Become a member
Become a member

or
Continue with Google
Log in
Log in

or
Log in using a Google account
Agrandir
Add this product to
  • My former gear
  • My current gear
  • My wishlist
Novation MiniNova
Images
1/1191

Review Novation MiniNova

Analog Modeling Synth de la marque Novation appartenant à la série Nova

review
Comment

Novation MiniNova Review

Tiny Smurf
Share this article

Two years after their comeback, Novation decided to strike a new blow with the MiniNova — a small, blue synth bomb based on the UltraNova. When mini means maxi...

2012 seems to be the year of the mini-synths: MiniBrute, Minitaur, MiniNova. Although these products share the same prefix, each manufacturer has its own “mini” approach for technology and packaging: pure analog technology with standard, 2-octave keyboard (Arturia), small analog module with presets (Moog), and digital synth with compact, 3-octave keyboard (Novation). However, all manufacturers are after the same goal: they want to seduce as many musicians and virtual instrument users as possible with products offering a lot of technology in a very compact housing that also allows for live performances. After a quite successful comeback two years ago with the great UltraNova, proud heir of the 1998 Supernova, Novation has now decided to introduce a mini product. But is it really that “mini”?

Novation MiniNova Novation MiniNova
Novation MiniNova Novation MiniNova

Novation MiniNova 

First of all, the MiniNova is a nice instrument to twiddle with thanks to its real-time controls. But there is more: it provides you with the UltraNova sound engine, and both synths are fully compatible. In short, you get a powerful polyphonic synth with 18 voices max. When it comes to memory, you get 384 memory locations for programs, including 256 factory presets. The factory sounds are pretty good and they show the full range of sound landscapes available with an engine that uses analog modeling, waveshaping and wavetables. The sound is definitely modern with very acid basses, ultrasaw-enhanced stabs, and overdriven leads. But the engine is not limited to this typical 21st century sound, we were also able to create dark pads, FM pianos, round basses, vintage-type leads, and PPG Wave-like wavetables from the last century.

We like specially the versatility of the oscillator section (far ahead from its competitors) that opens wide sound landscapes, the different filter combinations and the incredible modulation possibilities. There is no aliasing, envelopes are brilliant, LFOs can be synced, effects sound good, arpeggios are dynamic, and you gent plenty of real-time controls. The vocoder is not just a toy to create robotic sounding vocals. Although it’s not easy to manage, the new VocalTune adds something original to vocals (it’s an effect rather than a correction tool) but it forces you to limit plosive sounds first. And as soon as you start to realize the huge power and sound quality of the product you also start to understand at what price it all is: monotimbrality.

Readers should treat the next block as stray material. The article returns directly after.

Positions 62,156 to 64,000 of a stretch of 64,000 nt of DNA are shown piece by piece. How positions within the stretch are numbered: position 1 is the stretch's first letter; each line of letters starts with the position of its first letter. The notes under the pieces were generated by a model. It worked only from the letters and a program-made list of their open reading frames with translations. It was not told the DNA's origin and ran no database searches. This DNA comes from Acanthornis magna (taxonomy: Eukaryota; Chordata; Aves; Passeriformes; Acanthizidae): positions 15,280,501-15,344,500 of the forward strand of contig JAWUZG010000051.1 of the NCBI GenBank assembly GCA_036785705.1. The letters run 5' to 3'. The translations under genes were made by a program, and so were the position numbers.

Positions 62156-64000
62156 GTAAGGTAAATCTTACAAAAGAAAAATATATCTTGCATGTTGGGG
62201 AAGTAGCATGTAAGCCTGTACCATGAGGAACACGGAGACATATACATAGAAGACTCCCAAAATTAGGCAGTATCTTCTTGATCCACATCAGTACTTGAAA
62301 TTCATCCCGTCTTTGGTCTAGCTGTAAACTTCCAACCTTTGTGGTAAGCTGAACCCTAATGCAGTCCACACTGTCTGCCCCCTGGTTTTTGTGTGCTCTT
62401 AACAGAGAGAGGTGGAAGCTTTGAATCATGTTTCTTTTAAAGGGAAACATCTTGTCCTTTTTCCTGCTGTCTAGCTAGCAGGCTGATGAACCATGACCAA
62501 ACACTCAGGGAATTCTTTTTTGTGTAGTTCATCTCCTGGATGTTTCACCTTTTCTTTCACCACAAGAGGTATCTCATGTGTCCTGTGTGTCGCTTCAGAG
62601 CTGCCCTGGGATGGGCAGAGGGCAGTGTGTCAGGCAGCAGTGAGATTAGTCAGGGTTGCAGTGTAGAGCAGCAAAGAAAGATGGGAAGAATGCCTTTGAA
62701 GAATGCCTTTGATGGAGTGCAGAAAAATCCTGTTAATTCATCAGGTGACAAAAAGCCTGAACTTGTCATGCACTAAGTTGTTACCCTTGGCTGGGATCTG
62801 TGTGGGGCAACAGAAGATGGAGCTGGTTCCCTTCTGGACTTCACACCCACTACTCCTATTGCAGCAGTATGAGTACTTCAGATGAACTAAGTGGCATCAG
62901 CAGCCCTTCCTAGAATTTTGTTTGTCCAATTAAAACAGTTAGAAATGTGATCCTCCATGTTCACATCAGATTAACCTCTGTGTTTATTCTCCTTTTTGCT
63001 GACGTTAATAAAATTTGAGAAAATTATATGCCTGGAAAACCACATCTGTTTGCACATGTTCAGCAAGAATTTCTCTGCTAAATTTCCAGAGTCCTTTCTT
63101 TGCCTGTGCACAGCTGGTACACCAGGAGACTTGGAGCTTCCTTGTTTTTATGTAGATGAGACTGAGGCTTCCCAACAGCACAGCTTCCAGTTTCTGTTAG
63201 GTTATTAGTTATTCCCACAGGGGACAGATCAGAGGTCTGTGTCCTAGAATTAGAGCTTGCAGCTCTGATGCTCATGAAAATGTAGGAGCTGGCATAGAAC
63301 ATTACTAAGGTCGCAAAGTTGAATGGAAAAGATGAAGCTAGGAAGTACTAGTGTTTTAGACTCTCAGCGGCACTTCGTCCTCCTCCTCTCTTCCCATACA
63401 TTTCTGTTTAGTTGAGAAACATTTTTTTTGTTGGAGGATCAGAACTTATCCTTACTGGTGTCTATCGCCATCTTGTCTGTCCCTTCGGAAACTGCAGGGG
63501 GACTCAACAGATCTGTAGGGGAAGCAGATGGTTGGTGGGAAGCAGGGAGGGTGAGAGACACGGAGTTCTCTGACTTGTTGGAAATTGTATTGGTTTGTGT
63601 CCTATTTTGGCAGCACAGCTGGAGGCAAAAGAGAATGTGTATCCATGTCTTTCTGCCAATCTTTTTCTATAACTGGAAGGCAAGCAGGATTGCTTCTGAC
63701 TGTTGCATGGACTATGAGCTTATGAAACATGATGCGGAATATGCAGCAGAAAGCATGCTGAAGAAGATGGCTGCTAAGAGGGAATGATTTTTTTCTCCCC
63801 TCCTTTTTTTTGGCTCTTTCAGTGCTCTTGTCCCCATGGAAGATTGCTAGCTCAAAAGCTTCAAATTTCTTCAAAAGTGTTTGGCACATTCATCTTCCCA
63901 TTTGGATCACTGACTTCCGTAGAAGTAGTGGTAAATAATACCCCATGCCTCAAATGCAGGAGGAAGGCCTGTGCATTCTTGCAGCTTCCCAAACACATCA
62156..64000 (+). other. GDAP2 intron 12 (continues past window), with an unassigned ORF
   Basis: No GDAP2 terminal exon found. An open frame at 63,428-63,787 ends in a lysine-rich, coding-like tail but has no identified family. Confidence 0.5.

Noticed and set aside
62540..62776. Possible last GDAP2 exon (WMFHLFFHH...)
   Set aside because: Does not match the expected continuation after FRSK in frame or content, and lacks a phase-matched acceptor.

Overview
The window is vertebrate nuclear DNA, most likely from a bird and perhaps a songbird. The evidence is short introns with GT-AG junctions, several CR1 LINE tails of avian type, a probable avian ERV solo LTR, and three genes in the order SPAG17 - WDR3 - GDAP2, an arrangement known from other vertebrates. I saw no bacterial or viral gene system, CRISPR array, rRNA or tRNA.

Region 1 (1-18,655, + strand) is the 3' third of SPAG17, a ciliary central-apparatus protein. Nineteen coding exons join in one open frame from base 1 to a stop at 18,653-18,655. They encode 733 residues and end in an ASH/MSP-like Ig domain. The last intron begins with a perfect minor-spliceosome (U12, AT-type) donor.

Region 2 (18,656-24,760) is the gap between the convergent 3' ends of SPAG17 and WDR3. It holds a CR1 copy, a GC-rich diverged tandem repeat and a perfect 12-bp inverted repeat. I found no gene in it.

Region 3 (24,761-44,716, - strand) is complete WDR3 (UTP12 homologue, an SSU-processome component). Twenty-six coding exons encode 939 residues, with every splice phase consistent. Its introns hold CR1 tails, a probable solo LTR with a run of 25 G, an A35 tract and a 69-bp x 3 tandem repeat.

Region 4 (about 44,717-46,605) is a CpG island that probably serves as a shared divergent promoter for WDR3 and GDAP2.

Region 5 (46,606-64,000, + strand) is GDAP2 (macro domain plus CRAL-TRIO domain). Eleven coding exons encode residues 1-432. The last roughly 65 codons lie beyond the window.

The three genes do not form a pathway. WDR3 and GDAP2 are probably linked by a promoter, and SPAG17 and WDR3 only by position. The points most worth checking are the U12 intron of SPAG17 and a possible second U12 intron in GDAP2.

Bass 24db
00:0000:23
  • Bass 24db 00:23
  • Bass acid 00:31
  • Bass anim1 00:26
  • Bass anim2 01:07
  • Bass anim3 01:23
  • Bass cool 00:33
  • Bass phatt 00:48
  • Bass talk 00:26
  • Bass Taurus 00:38
  • Bass TB 00:46
  • Arp animate 00:42
  • Lead ARPish 01:03
  • Lead Moogish 00:44
  • Lead sq arp 00:45
  • LFO mod 00:31
  • Marimba arpchords 00:24
  • Pad CSish 00:20
  • Pad darkish 00:46
  • Pad evolvish 00:38
  • Pad mellowish 00:46
  • Pad rosinish 00:18
  • Pianelec 00:42
  • Tcheurtche 00:22
  • Vibes arpchords 01:15
  • Vocoders 01:36
  • Vocaltune 00:27
 
 
Novation MiniNova Novation MiniNova
Novation MiniNova Novation MiniNova
Novation MiniNova Novation MiniNova
Novation MiniNova Novation MiniNova 

Integration

Although the MiniNova is primarily a lone ranger, it doesn’t mind company. First of all, it sends MIDI CC via its controls and it also receives MIDI CC. In USB mode, you can connect it to a PC/Mac after having installed the dedicated driver that also updates the firmware. But watch out, it only supports Windows 7 & 8 and Mac OS 10.7 & 10.8. We updated from version 989 to 1004 to get rid of a lot of bugs and provide it more reliability. After registering on the manufacturer’s website you’ll get a free software suite including Ableton Live Lite, BassStation (VA synth), Loopmasters samples and a dedicated editor (VST/AU/RTAS plug-in). We didn’t try the software suite, but we downloaded and installed the editor and all four soundpacks developed for the UltraNova by some sound design masters. Altogether, you get about 100 sounds covering over 40 years of sound synthesis, ranging from vintage emulation to modern textures. However, and it’s not surprising, the MiniNova is not as open as the UltraNova: it features no audio over USB nor automap control surface mode.